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2014-02-19 7:00 AM
in reply to: bcagle25

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Subject: RE: Planning Training - Logistics
Originally posted by bcagle25

Alright in my little post about USAT clinics I mentioned application. This is what makes a coach a coach. Any exercise physiologist can tell you what the science says, but it is a coach that applies that science in a sound fashion to develop an athlete.

I would like to hear how everyone that is working with athletes applies the "science into the sport/training". This is a pretty wide open question so feel free to run wild with it.


I try to stay abreast of the newest research and then take what a study may suggest and see how it compares to my experience and possibly try to incorporate those lessons into my coaching to see how things work out. I do not make radical changes based on anything I read but rather let newer studies inform my practice based on what my experience tells me about coaching. I believe that I take an evidence based approach to coaching but the evidence I use is both from research and also from my practice (and the practice of others).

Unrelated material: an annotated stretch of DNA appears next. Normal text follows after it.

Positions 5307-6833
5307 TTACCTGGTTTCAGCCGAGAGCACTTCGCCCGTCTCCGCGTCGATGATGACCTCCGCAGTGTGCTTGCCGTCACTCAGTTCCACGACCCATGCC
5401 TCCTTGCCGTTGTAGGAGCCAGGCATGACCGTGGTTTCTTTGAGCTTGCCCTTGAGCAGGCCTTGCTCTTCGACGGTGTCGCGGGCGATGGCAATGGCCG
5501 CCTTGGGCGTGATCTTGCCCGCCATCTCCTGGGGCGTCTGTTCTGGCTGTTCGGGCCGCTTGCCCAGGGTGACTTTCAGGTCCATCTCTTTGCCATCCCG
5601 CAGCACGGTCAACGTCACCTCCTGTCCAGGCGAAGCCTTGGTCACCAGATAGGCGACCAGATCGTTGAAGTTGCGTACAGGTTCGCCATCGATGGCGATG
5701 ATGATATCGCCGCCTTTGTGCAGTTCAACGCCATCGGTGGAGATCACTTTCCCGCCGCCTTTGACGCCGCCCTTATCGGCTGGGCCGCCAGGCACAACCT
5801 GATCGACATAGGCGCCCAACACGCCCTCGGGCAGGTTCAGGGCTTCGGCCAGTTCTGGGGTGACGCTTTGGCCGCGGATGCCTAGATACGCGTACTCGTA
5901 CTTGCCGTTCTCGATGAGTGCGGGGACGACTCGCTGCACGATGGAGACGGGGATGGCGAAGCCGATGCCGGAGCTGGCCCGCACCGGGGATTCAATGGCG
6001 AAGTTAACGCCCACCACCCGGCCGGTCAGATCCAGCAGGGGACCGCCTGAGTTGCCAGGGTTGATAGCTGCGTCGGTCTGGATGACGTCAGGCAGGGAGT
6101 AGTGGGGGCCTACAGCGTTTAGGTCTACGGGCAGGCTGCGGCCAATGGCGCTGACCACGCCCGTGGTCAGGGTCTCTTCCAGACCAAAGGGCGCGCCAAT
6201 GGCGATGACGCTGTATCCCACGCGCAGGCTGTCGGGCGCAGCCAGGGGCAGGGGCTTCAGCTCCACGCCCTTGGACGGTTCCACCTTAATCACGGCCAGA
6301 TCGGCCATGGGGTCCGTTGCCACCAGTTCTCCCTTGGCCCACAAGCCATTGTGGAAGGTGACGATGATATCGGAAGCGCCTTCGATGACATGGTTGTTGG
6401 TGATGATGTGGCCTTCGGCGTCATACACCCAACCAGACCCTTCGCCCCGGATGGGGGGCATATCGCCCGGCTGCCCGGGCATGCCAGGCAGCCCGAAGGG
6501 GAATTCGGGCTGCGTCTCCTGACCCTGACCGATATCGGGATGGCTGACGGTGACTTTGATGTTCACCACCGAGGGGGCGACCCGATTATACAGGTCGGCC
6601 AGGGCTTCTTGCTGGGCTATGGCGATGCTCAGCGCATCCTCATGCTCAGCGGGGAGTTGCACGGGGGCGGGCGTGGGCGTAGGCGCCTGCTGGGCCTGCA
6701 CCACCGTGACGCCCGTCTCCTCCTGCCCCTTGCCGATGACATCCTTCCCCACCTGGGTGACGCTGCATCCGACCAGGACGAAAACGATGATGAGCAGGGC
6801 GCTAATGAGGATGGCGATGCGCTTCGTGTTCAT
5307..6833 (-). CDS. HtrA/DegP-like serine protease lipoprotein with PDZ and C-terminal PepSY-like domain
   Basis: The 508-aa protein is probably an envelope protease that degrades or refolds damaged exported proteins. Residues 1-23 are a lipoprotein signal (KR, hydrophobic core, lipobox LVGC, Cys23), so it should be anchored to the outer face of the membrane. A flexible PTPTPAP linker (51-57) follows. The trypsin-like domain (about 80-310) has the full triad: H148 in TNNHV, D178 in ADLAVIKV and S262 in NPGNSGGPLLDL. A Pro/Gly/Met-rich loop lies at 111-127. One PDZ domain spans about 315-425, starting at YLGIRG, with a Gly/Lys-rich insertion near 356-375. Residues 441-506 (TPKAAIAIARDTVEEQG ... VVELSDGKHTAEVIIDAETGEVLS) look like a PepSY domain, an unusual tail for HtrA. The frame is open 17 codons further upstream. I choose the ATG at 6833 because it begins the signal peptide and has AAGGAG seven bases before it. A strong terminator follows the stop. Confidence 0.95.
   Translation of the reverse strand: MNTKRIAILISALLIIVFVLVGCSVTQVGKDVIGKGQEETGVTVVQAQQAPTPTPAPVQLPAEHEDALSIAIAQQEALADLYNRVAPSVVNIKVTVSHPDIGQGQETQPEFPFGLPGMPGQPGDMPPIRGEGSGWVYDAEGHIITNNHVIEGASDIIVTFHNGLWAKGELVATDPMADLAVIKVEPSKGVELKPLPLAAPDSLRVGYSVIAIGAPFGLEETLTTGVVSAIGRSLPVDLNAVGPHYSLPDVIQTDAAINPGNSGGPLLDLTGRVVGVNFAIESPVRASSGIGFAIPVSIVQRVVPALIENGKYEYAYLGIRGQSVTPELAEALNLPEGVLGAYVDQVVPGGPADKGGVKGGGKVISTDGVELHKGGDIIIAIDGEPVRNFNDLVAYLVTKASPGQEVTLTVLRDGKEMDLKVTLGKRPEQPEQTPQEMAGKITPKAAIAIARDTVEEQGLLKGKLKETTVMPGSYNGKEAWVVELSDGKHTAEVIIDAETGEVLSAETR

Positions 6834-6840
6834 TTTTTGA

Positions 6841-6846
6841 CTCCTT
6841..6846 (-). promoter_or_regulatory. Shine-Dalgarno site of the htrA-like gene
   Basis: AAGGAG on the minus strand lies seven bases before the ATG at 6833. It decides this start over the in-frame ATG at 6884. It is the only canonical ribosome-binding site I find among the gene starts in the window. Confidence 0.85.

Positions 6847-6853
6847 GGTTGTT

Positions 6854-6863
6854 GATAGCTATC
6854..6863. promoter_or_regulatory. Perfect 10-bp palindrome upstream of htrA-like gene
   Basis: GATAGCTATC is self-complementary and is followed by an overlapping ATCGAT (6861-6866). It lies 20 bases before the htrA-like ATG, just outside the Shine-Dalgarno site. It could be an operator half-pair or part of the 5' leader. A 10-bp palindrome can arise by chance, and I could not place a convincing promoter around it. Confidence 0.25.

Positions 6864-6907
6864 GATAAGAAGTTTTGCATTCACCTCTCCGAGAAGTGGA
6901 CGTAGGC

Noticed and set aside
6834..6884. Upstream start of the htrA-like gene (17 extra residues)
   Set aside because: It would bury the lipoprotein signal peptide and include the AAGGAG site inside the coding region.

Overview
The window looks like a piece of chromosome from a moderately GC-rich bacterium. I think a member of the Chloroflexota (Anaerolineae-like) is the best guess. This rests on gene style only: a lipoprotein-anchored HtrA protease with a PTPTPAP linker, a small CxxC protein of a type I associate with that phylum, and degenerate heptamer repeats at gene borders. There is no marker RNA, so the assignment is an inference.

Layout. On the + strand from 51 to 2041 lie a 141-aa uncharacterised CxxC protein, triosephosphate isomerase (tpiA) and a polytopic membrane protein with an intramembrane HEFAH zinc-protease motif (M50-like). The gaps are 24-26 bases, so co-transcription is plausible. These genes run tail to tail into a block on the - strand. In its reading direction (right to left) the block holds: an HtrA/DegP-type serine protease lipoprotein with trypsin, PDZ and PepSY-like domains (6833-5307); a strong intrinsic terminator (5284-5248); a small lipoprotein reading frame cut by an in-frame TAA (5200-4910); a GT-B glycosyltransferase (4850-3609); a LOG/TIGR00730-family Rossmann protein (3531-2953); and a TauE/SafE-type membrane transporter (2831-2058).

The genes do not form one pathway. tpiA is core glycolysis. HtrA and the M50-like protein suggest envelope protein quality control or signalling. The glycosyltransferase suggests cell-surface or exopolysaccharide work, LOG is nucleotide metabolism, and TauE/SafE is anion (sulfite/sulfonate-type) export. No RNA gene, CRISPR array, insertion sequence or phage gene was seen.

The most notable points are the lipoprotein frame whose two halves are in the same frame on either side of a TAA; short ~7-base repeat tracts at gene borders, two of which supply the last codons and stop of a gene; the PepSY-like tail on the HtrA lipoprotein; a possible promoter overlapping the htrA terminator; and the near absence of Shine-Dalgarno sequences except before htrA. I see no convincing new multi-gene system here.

While I still will sit down and read through newer articles of interest, with the amount of research that is published, there is no way that I can stay on top of every article that is published and I have found a great way to find articles of interest is to follow some people on twitter who tend to post endurance based research of interest. While not complete, some of those I find useful to follow:

Jorge Martinez (@CoachJorgeM)
Elite Coach (Joel Filliol) (@EliteCoachMe)
Andrew Jones (@AndyBeetroot)
Ross Tucker (@Scienceofsport)
Dr. Phil Skiba (@DrPhilipSkiba)
Joel Filliol (@joelfilliol)
Darren Smith (@coachdaz)
Paulo Sousa (@pstriathlon)

Also I would like to add another question that, in a way, is based on my first question. When building a specific training block for an athlete how do you design the sessions? To you write specific sessions for that individual? Use a template where you enter in their personal specific numbers? Curious to see what people do/try.


I have workout templates (for example, Easy run - E pace run easy for the duration, if you are feeling good, you may include 4-6x30s strides with 2:00 easy running between) as there is little value in writing every single workout. However, I will customize the workouts based upon what I feel the athlete needs from a given session and either provide pace/power/HR targets within the workout or have provided them to the athlete following recent testing/racing.

Shane


2014-02-19 7:03 AM
in reply to: Dominion

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Subject: RE: Planning Training - Logistics